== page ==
The hydroxyalkylhydroxylamine of the present invention can be added to an aqueous system in amounts ranging from about 5 parts per billion up to about 100 parts per million. Preferably the hydroxyalkylhydroxylamine is added to an aqueous system in concentrations ranging from about 5 up to about 200 parts per billion. The percentage of catalyst can range from 0 up to about 25% catalyst.
The effectiveness of the hydroxyalkylhydroxylamine oxygen scavengers of the present invention is evidenced by the following examples wherein oxygen scavenging ability was tested at both room temperature and at temperatures corresponding to those expected in a typical boiler system deaerator. The present invention will now be further described with reference to a number of specific examples which are to be regarded as illustrative and not as restricting the scope of the invention.
Test Method Utilized
The testing at room temperature was performed using a room temperature oxygen scavenging apparatus which consists of a three necked flask fitted with a dissolved oxygen electrode in one neck, a pH electrode in a second neck, and a rubber septum at a third neck. Aerated, demineralized water in the flask was adjusted to a fixed pH with sodium hydroxide and held at an equilibrium temperature fixed by a water bath surrounding the flask. Following injection of a scavenger/catalyst mixture through the rubber septum, the dissolved oxygen concentration was recorded as a function of time. The numbers shown in the following tables are based upon the initial rates of reaction for each scavenger with dissolved oxygen. The rate is measured by the slope of the plot of log (oxygen concentration at a given time divided by initial oxygen concentration) versus the time in minutes. Because the rate of oxygen removal is measured, larger negative values indicate faster, more desirable reaction rates.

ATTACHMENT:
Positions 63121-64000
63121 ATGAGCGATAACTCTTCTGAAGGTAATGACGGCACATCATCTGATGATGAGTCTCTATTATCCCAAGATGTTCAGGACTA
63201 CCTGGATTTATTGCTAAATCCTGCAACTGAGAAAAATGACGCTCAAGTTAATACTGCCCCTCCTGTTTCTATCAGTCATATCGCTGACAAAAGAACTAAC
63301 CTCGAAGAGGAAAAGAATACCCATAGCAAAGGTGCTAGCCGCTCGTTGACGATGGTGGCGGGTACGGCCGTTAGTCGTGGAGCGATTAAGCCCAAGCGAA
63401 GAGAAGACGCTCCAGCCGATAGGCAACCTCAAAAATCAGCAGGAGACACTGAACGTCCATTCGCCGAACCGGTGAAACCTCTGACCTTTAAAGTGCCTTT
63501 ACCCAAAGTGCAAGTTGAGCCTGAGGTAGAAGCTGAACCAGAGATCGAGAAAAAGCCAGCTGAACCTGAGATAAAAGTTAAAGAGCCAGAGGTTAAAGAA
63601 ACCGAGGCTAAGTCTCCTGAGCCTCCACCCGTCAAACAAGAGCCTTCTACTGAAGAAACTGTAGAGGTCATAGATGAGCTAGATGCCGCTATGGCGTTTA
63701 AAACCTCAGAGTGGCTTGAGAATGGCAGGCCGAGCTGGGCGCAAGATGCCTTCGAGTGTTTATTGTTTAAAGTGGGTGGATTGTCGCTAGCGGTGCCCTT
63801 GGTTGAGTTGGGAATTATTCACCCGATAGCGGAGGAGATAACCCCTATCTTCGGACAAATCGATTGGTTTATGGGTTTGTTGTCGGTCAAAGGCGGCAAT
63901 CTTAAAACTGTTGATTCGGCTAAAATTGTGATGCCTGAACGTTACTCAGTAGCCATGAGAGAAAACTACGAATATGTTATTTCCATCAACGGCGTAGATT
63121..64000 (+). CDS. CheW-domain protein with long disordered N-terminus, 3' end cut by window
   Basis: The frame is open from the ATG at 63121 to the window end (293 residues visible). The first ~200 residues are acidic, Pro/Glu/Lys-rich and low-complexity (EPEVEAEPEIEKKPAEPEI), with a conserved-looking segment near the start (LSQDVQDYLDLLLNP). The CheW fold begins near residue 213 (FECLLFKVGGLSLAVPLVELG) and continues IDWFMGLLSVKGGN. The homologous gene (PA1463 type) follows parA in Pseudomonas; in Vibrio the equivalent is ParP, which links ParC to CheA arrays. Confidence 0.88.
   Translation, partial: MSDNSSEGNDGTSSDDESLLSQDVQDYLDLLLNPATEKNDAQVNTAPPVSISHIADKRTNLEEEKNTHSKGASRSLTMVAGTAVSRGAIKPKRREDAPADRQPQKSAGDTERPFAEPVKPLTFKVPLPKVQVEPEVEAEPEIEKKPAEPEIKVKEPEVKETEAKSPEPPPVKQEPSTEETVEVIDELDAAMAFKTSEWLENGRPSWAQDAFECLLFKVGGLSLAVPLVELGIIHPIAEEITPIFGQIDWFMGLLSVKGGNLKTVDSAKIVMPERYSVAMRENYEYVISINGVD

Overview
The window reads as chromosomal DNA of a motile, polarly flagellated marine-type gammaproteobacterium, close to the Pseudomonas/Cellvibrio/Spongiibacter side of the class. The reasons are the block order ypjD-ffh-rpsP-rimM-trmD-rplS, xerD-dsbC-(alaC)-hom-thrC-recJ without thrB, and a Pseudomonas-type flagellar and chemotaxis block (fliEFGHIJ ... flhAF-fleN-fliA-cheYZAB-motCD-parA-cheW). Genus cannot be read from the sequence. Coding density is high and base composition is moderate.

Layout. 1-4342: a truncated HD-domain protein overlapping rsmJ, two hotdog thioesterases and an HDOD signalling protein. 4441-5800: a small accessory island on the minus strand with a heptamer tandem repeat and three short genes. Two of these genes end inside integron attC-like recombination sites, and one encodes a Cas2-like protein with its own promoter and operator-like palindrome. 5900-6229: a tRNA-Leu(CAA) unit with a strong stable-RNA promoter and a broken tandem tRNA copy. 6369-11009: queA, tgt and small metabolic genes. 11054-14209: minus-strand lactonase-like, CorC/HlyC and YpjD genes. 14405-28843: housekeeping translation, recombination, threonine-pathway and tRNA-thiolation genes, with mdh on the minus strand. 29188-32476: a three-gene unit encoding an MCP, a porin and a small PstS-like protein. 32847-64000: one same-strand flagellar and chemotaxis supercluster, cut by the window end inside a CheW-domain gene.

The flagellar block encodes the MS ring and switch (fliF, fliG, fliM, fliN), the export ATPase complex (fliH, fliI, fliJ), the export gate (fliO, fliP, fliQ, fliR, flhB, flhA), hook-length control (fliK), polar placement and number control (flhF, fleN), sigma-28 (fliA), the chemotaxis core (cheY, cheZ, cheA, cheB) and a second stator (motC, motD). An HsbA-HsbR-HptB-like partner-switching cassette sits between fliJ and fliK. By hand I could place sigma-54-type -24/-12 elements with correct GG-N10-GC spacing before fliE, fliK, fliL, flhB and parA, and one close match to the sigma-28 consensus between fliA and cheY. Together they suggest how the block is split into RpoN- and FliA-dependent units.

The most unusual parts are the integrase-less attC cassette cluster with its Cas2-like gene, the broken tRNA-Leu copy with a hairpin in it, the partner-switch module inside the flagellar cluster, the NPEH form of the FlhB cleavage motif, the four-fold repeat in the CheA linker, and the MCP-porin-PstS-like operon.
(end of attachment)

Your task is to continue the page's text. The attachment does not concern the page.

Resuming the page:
Test Conditions for Tables 1, 2 and 3
Temperature: 28° C. (83° F.)
pH adjustment with 1N NAOH
Water: Air saturated, demineralized
Scavenger Concentration: 6.3×10-4 molar
Organic Catalyst Concentration: 5.1×10-5 molar